How do we build climate-resilient communities while also advancing equity for all, including people of color and others who have been historically underserved and adversely affected by persistent poverty and inequality?
The EPA states “Environmental Justice is the fair treatment and meaningful involvement of all people regardless of race, color, national origin, or income with respect to the development, implementation and enforcement of environmental laws, regulations and policies.” Maryland has committed to equitably consider the disproportionate impact of climate events on socially vulnerable and underserved communities. The Risk Analysis team has been working with MDEM’s Hazard Mitigation Branch to identify and map areas in Maryland most in need of mitigation efforts and projects. Social vulnerability, equity, and anticipated effects from climate change are among the factors included in the analysis and mapping. MDEM will continue to coordinate efforts to reduce barriers to assistance in the equitable delivery of disaster relief and emergency management. Data collected will be used in all disaster recovery programs to ensure equitable delivery of programs.
By pinpointing all facets of past disasters and exploring knowledge of new and emerging risks, it’s possible to determine the likelihood of such events occurring and any accompanying community vulnerability. For example, the Chesapeake Bay culture and economy has historically been interwoven with surrounding communities. Due to being interconnected with the environment, these communities are at risk associated with flooding, coastal storms, and erosion. Implementing a framework for an integrated social and environmental response is crucial to ensuring all communities regardless of socioeconomic status receive the necessary help and resources.
Maryland’s Risk Analysis team is continually hard at work developing an all-hazard database of past incidents and disasters. This database will be used to predict future direct and indirect effects from climate impacts and events to Maryland. Changes in frequency, location, or type of incident from the past will be used to extrapolate the effects of climate change and project them into the future. The Maryland Department of Emergency Management (MDEM) is also developing a Maryland Mesonet system, which will help measure and document the impact of climate change on local weather patterns.
Maryland’s other projects will eventually inform emergency management planning. Because climate change has caused increased occurrences of severe storms, supercell thunderstorms, and the cloudbursts of heavy rain associated with them, the Risk Analysis team is building a Cloudburst model that increases the ability to predict flooding resulting from localized heavy rains. Due to climate change, extreme heat events are also becoming more frequent in Maryland as well as across the country. People who live in poverty may lack the awareness, means and opportunity to take protective health measures. The Extreme Heat Vulnerability Analysis project aims to identify those areas in Maryland where the residents are most susceptible to the effects of extreme heat. Social vulnerability is among the many factors considered in this analysis.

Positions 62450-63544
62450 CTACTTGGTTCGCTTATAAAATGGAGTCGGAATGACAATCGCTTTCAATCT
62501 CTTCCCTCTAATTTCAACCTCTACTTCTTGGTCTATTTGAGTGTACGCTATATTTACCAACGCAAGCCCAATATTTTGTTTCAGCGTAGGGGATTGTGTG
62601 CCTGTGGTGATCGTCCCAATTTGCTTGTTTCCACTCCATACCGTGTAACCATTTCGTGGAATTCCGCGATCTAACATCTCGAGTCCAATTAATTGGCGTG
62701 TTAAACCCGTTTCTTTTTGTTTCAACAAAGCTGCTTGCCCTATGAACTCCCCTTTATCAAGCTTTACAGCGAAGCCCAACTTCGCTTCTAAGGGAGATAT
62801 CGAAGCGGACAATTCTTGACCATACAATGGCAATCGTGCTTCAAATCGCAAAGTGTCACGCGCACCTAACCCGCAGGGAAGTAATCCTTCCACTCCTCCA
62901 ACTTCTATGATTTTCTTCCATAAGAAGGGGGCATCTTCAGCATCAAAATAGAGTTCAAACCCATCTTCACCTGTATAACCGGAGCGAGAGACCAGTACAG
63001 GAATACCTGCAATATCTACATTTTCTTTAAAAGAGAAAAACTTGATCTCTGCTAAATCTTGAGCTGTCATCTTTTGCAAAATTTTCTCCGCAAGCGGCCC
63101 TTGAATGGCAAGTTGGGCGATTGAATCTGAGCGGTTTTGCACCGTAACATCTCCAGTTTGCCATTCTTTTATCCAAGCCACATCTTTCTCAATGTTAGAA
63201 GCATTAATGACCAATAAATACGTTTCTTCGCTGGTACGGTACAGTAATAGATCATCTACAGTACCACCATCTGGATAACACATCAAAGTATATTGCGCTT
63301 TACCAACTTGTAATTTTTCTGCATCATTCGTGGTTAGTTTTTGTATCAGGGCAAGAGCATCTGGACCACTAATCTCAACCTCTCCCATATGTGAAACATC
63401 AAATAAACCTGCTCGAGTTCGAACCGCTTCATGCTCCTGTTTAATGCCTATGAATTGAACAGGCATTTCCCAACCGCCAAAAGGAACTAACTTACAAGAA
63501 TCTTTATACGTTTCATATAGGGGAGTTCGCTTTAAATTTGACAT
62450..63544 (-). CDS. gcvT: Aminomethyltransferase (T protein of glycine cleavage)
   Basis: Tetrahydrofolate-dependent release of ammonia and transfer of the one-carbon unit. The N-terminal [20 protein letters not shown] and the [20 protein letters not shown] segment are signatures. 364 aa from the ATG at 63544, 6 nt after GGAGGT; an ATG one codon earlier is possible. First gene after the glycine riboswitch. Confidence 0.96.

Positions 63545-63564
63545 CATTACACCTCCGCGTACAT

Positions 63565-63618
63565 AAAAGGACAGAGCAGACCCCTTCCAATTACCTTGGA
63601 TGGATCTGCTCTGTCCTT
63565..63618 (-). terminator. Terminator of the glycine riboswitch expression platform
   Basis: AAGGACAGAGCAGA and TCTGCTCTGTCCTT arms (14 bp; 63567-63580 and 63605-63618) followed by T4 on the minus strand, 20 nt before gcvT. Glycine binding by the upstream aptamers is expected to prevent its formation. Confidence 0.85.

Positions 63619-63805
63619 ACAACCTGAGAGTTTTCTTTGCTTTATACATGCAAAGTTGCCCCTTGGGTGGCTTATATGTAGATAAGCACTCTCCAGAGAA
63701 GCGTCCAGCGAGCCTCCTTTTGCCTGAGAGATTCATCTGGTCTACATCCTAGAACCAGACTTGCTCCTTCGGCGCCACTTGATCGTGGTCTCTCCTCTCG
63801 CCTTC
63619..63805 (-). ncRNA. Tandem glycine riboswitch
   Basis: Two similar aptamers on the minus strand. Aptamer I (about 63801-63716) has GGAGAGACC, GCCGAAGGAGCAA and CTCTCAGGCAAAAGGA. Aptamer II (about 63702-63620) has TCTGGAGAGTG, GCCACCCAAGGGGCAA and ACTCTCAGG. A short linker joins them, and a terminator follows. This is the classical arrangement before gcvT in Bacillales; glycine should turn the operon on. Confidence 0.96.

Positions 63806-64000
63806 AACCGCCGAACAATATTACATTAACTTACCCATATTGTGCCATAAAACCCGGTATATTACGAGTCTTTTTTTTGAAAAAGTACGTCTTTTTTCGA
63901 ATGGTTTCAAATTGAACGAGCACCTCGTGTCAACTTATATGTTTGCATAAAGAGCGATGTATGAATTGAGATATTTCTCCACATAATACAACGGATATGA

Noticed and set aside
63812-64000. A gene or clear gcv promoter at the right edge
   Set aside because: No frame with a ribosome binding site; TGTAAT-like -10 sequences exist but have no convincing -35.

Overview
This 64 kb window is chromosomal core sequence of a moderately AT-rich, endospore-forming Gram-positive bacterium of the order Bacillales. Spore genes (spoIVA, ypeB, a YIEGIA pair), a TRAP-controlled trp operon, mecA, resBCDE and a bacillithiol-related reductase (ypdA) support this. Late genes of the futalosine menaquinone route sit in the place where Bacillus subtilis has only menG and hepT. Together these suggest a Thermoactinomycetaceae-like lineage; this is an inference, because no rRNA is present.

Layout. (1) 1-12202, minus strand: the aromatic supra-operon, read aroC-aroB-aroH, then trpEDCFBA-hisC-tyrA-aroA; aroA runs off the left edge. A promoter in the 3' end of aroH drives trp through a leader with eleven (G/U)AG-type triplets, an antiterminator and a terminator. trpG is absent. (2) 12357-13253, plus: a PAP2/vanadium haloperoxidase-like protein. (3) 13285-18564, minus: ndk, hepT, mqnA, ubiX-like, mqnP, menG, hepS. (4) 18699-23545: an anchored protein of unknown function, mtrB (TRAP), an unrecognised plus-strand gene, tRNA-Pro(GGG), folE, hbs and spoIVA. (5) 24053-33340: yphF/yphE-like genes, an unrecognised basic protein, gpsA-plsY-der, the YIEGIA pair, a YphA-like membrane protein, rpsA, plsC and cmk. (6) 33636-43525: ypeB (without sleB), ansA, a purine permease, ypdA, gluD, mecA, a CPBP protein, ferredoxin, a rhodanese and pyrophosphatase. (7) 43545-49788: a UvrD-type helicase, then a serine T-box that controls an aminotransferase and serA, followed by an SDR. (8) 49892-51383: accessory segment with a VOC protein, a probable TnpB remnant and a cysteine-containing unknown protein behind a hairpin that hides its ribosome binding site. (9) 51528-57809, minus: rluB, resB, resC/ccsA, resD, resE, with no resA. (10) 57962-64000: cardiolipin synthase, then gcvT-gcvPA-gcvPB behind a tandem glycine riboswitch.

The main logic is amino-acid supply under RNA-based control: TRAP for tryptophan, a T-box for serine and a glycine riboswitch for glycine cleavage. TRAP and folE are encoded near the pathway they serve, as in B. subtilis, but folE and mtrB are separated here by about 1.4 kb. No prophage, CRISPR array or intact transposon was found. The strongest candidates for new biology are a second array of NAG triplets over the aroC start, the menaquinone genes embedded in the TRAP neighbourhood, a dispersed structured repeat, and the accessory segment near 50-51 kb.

In addition, *due to food insecurity, “millions of Americans are afflicted with food insecurity and diet-related diseases — including heart disease, obesity, and type 2 diabetes — which are some of the leading causes of death and disability in the U.S. The toll of hunger and these diseases is not distributed equally, disproportionately impacting underserved communities, including communities of color, people living in rural areas, people with disabilities, older adults, LGBTQI+ people, military families, and military veterans. Lack of access to healthy, safe, and affordable food, and to safe outdoor spaces, contributes to hunger, diet-related diseases, and health disparities. The COVID-19 pandemic has exacerbated these challenges further.”
Before the COVID pandemic, the number of families experiencing food insecurity had been steadily declining. But because of the pandemic, the United States is experiencing some of the worst rates of food insecurity in years. In 2021, Maryland lawmakers established the Maryland Food System Resiliency Council. The Council tracked changes from sixteen months prior to March 2020 and sixteen months after and determined the Maryland Food Bank increased its food distribution by 88%. In support of the Food Council’s efforts, MDEM’s risk analysts are currently working to identify and address areas of food shortage and supply chain issues. Social vulnerability and equity are the key factors in the mapping and analysis in this project.
Finally, MDEM has been evaluating and revamping the application of their Threat and Hazard Identification Assessment (THIRA) process. The updated process, once fully developed, will help improve local participation and use of THIRA products (executive summaries and tear sheets), as well as better incorporate equity and climate change in THIRA metrics.
Through FEMA Emergency Management Preparedness awards and other sources, MDEM will continue to develop innovative ways to address climate change and coordinate efforts to reduce barriers to assistance in the equitable delivery of disaster relief and emergency management. Maryland’s intelligent response and dedicated commitment to these critical issues have been, and continue to be, exemplary.